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John Evans

A Principal's Reflections: Making is in Our DNA - 0 views

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    "With all the hoopla in regards to maker education and makerspaces I wanted to take a minute to share that this is not a new concept. Has it evolved - definitely! The process of making has been in our DNA since the dawn of human civilization to create tools for hunting and survival.  For many of us who grew up before the Internet, we spent countless hours playing with popular toys such as LEGO's, Lincoln Logs, Construx, and Erector Sets.  It has also been the livelihood for many people and a focus on hobbies or passion projects.  Now we have 3D printers, Arduino's, Raspberry Pi's, Little Bits, Makey-Makey's and an array of other innovative technologies to unleash the maker in all kids.  Regardless of the tool, the process is rooted in constructionism, which can be traced back to constructivism. Jonan Donaldson sums it up nicely: Terms such as collaborative learning, project-based learning, metacognition, inquiry-based learning, and so on, might be new to some audiences, but they have a relatively long and well-documented history for many educators. The most widely-known and promising pedagogical approach is constructivism grounded on the work of Piaget, Vygotsky, and Bruner. Constructionism brings creativity, tinkering, exploring, building, and presentation to the forefront of the learning process."
John Evans

10 Making Activities For The Classroom That Don't Break The Budget - Modern Teaching Blog - 0 views

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    "I am a big advocate for embedding a maker culture in my classroom to deepen students understanding of topics. With an interdisciplinary approach, making, tinkering, and STEAM activities enable our students to design and create a piece of work that is embodied by teamwork, problem solving, and critical thinking. "Maker centred learning helps students see themselves as people that can effectively take action in the world". (2017, Clapp, E. P., Ross, J., Ryan, J. O., & Tishman, S). Designing lessons around making principles empowers students to embrace a continuous learning cycle, where a growth mindset and accepting failure is part of the journey to achieve success. "The role of the teacher is to create the conditions for invention rather than provide ready-made knowledge" (Seymour Papert)."
John Evans

Play to Learn - Digital Promise Global - 2 views

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    "Objective: Students will engage all of the design and communication skills they have developed by inventing a game that teaches the player something new. Tools/Materials Required: As needed Depth of Knowledge: Extended Thinking Teacher's notes are in purple. For the student's version, see Play to Learn Student Guide."
John Evans

Cranky Contraption Exploration - Make: A Diference - 3 views

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    "I have become somewhat obsessed with the concept of automata over the past month or so.  I have seen multiple iterations of cardboard automata.  The Tinkering Studio has a FANTASTIC pdf which explains the basics as well as facilitation tips for educators. I had this on my agenda to work into my makerspace this year, but it was when I saw this video that my imagination was set on fire: "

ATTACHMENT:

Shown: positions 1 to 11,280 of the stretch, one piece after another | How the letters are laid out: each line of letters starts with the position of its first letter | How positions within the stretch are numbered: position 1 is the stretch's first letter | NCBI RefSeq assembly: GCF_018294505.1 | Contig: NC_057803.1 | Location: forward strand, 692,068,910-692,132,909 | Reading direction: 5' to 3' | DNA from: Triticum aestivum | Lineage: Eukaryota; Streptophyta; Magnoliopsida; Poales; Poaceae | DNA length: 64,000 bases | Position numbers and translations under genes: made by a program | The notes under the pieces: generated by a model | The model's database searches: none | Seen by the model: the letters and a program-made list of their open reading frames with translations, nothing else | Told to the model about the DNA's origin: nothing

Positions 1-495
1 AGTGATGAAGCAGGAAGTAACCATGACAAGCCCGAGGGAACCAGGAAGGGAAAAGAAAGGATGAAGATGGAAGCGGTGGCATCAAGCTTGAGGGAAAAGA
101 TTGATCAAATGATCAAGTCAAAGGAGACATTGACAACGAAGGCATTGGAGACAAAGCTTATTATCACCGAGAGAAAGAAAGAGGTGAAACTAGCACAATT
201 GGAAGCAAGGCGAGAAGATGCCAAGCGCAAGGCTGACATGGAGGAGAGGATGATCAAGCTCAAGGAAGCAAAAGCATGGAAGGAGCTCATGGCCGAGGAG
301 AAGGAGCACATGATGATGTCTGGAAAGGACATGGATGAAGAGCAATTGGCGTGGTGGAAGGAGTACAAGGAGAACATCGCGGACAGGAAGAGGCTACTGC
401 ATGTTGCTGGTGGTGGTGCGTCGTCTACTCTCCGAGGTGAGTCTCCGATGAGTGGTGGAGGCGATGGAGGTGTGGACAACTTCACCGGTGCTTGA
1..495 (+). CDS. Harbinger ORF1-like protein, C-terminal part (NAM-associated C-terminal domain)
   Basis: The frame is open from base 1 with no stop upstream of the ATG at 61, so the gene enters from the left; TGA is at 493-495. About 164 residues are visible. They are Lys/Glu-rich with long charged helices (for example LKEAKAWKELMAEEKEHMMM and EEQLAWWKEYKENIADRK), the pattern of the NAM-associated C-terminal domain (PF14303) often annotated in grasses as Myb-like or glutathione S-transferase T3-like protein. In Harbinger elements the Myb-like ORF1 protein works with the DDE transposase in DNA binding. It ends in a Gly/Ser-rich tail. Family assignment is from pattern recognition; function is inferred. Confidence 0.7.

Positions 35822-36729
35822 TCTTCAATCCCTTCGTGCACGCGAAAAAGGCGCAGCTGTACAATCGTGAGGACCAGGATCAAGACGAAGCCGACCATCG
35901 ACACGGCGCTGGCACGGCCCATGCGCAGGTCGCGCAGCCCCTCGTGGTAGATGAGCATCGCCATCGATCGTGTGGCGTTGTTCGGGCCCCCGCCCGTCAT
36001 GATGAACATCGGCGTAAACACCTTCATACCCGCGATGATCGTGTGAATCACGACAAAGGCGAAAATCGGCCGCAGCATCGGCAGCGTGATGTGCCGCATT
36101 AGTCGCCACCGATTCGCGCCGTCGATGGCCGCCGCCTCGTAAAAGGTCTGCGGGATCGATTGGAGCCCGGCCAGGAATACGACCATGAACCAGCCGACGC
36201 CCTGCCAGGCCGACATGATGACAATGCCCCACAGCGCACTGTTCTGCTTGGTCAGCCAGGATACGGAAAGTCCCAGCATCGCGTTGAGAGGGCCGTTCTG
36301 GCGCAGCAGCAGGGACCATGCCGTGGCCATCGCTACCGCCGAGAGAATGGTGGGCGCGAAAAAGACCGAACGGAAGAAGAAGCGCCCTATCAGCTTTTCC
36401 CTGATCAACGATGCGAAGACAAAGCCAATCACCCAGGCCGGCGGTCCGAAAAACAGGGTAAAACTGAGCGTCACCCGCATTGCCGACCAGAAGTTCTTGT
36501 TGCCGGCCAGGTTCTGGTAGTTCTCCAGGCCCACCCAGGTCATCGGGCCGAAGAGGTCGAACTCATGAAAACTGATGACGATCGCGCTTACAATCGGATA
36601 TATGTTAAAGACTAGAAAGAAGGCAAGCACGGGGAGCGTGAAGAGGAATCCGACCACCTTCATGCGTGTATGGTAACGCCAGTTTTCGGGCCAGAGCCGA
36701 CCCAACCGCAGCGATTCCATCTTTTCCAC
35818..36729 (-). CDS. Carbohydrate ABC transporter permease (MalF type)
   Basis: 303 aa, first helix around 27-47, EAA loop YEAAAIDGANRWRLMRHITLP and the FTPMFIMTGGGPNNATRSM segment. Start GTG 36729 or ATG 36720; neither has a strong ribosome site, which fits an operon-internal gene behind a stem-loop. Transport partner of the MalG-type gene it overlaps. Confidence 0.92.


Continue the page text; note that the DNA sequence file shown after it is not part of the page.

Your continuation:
John Evans

Are we making space in our classrooms for imagination? - John Spencer - 4 views

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    When I go home, I'm no longer a dad. I transform into a sidekick to the world's coolest superhero. I become a nurse to a stuffed animal surgeon. I get to help an architect and a builder in forts made from couch cushions. I become second in command on a pirate ship made of the swing set. I morph into a lab assistant to an always-curious scientist. I turn into an astronaut in a planet in our backyard. That's the power of imagination."
John Evans

Making Rest a Priority in the Summer - John Spencer - 1 views

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    "Teaching is an exhausting gig and when teachers take the time to rest during the summer, they able to find a place of renewal and restoration. Research has demonstrated that rest is vital for maintaining our passion and reaching our creative potential. However, it's easy to go through the summer without finding any true restoration. In this article and podcast, we explore what it looks like to make rest a priority in the summer."
Reynold Redekopp

New eBook - volume two of Manitoba Education and Technology | ManACE.ca - 0 views

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    A book written by Manitoba educators on how they are implementing Maker and Coder ideas. Edited by Mike Nantais and Reynold Redekopp
John Evans

Participatory Making - Worlds of Learning - 2 views

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    "Billy's history with littleBits started in 2015 when he heard about littleBits at an ISTE conference and won a free kit later that Summer at an education conference. That fall, Billy applied for a Donor's Choose grant and was able to start his small collection of littleBits which he used with his Gifted and Talented students. Billy slowly built his collection the following year with a donation from the Home and School Association. Students loved exploring and learning with the kits. Billy and I were thrilled to as being selected as one of 20 participants in the littleBits Lead Educator program that took place back in May and June of this past school year. As a result, we were one of the very first educators in the world to get the new littleBits Code Kit and had the opportunity to test the kit with their students and create resources and activities to use in the classroom."
John Evans

Planning to Make Writing: Distinguishing Form from Medium - 0 views

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    "I've spent much of the summer working with teachers who are eager to integrate making and writing but uncertain where to begin. This is what I tell them:  I tell them that making must elevate writing, otherwise it will merely replace it. And writing matters. I tell them that we need frameworks that help us see how making and writing can connect inside of our classrooms and workshops. Making writing looks like play, but it's purposeful. Intentional. I tell them that we need tools and strategies and protocols that inspire complex, creative, and high quality work. I tell them that for all of these reasons, planning matters. Planning really matters. So, this is where my return to blogging will begin."
Nigel Coutts

Learning by playing, tinkering and making - The Learner's Way - 3 views

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    Play is a vital tool for learning. It should be vital part of every child's learning; the norm rather than the exception and we leave it behind as we become adults to our own peril. 
John Evans

The promise and the promises of Making in science education | The Tinkering Studio - 1 views